Say you're in a business meeting with a gentile. Food is served (kosher of course!). How can you go about reciting the before and after blessings without causing any embarrassment or awkwardness to either party?

I am looking for an answer that will provide some kiddush Hashem and minimize any possible chillul Hashem.

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    Many gentiles are familiar with the idea of reciting "grace" over food. It might not be that weird to ask for a moment to say grace. – Double AA May 15 '15 at 4:04
  • @doubleaa unlike the Christian form of grace, the Jewish grace is said in Hebrew – Ani Yodea May 15 '15 at 4:06
  • First of all, it can be said in any language. Additionally, you'd be asking to say it to yourself quietly. – Double AA May 15 '15 at 4:07
  • I thought about saying it in English but I only know the blessings by heart in Hebrew. – Ani Yodea May 15 '15 at 4:23
  • Good thing this question isn't about you but is purely theoretical. If you'd like to edit to change the theoretical case you can. – Double AA May 15 '15 at 4:24

If all you're having is borei nefashot foods, it's probably not necessary to do anything different. Say the bracha rishonah quietly before you take a bite, and a borei nefashot at the end. It's not that long.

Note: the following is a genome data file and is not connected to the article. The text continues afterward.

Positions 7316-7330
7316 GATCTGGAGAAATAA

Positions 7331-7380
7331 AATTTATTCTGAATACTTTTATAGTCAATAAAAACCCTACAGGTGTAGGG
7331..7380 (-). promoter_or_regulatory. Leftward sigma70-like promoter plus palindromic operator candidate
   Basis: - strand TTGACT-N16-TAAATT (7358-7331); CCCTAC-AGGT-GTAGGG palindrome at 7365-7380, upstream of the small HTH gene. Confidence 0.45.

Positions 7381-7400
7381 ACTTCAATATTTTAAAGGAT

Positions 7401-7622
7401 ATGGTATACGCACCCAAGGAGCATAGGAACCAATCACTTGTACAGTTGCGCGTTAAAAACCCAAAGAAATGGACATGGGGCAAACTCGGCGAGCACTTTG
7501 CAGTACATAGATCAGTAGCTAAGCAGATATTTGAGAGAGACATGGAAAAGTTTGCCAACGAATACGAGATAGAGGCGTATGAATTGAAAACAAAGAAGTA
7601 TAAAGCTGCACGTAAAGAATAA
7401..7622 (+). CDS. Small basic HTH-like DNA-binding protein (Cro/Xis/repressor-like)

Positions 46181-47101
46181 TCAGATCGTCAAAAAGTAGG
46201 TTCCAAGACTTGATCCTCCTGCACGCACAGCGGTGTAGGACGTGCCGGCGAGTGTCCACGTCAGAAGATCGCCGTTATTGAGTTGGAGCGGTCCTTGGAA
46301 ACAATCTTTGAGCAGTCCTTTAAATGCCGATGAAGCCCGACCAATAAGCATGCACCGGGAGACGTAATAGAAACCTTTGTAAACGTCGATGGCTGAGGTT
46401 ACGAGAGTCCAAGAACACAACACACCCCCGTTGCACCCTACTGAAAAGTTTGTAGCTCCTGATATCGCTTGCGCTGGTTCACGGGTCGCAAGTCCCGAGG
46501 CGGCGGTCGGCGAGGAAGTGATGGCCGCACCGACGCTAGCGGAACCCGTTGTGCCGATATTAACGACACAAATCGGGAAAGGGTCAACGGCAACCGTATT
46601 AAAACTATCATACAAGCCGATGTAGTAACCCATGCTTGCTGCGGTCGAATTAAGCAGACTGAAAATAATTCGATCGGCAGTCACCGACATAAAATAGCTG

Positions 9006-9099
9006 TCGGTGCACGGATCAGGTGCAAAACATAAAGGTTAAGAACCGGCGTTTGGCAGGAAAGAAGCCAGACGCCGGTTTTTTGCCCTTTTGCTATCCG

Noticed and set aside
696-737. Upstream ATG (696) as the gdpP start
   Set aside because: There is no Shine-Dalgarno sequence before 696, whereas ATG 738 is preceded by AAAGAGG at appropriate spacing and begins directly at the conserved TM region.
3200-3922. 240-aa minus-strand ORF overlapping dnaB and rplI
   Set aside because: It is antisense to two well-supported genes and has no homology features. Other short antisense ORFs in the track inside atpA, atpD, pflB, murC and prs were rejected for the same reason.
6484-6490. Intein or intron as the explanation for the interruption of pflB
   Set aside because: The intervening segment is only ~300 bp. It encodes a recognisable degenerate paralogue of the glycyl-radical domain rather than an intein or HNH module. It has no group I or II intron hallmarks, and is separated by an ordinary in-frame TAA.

If you have to make an al hamichya, i would just tell them, "i'll be with you in a second, i just have to say a short grace after eating." As Double AA mentioned in a comment, many gentiles are familiar with the concept.

And if you're having bread and need to wash and bentch, treat it as a teaching opportunity. Explain to them: "Before eating bread, Jews do a ritual handwashing and say a blessing. When we finish eating, we say grace after the meal, in Hebrew." That should alleviate any odd looks, assuming you're eating with a civilized person. They may even ask for more information, or to hear you say it out loud. :)

Basically, don't worry about it.

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make it loud and proud, most people respect faith and religion, its just the media that besmirches faith and honesty

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